The HQ-series of airfoils are apparently generated in a manner similar to the NACA four – and five-digit airfoils. In this method, the thickness distribution is wrapped around a camber line. Although no details of Quabeck’s method have been given, based on the lack of smoothness of the coordinates it appears that neither the thickness distribution nor the camber are analytical functions, as they are with the NACA sections.

Quabeck’s design philosophy, which has been widely published in the Euro­pean model press, concentrates largely on the effects of the camber distribution on the airfoil pitching moment29. Although it is not often mentioned, Quabeck has been guided by his prolific building and expert flying skills.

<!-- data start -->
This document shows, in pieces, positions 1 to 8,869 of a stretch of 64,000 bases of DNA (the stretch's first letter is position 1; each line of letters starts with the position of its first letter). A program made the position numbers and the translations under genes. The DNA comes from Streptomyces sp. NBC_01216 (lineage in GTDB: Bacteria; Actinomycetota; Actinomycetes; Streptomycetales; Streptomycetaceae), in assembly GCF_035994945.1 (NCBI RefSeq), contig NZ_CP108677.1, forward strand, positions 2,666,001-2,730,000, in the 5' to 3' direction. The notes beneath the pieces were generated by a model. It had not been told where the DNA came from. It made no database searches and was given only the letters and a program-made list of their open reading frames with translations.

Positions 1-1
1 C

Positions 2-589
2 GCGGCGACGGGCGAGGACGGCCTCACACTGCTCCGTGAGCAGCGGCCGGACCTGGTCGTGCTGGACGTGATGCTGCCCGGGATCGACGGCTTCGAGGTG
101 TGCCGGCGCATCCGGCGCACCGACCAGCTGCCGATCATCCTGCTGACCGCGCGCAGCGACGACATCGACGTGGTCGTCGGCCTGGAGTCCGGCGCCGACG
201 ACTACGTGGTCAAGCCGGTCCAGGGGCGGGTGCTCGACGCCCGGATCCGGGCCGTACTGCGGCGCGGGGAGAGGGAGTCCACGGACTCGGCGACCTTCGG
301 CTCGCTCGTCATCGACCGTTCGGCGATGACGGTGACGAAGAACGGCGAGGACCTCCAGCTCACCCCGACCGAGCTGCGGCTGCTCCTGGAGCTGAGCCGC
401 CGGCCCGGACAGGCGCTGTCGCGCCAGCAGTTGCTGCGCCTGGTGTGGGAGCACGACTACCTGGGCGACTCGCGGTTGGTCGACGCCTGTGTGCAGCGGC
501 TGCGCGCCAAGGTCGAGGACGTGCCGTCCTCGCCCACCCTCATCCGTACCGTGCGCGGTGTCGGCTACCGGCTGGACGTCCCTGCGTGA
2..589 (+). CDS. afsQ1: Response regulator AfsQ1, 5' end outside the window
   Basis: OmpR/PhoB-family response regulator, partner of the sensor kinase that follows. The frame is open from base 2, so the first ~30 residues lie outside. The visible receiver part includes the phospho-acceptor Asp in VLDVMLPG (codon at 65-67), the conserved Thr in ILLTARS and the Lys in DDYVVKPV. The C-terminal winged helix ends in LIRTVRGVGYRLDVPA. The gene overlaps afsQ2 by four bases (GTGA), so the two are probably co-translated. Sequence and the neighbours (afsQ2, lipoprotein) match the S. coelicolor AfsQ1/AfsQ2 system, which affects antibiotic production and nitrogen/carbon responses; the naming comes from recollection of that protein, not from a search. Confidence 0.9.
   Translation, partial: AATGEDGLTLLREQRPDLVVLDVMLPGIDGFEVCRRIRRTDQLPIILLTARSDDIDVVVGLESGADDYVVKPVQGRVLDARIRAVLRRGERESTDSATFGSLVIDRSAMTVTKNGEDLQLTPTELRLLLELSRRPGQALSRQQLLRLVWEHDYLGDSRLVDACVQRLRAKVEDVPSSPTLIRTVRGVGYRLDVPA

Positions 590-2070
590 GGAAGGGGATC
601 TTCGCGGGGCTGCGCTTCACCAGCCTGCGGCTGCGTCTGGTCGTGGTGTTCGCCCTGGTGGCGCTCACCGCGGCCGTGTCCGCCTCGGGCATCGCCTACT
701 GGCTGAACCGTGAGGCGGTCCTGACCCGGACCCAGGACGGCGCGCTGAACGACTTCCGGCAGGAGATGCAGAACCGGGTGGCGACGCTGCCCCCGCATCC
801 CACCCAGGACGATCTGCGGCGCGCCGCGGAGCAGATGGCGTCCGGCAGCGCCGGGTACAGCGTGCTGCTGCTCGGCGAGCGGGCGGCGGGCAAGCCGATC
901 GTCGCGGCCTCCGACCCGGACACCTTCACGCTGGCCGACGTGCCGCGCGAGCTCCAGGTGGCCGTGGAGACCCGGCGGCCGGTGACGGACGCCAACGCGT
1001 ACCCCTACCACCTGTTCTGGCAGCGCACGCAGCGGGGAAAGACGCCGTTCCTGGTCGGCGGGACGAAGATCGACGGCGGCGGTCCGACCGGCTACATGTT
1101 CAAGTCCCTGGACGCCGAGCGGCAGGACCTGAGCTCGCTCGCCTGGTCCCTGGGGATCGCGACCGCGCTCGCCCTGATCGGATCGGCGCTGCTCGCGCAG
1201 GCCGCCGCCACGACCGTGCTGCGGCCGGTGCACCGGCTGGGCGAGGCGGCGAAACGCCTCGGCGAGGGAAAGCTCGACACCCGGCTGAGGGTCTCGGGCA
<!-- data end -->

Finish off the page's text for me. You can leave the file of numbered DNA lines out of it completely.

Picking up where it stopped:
The airfoils themselves are characterized by a fair amount of aft loading. For some of them, the upper-surface velocity distribution has a gradual pressure recovery region which lowers drag. In our opinion this feature is the principal key to the success of Quabeck’s more popular sections.

Finally, it should be noted that the airfoil designation “HQ” is also used by Horstmann and Quast, who collaborate in the design of airfoils for full-scale competition sailplanes (for example, the Ventus, ASW-22, and ASH-25).

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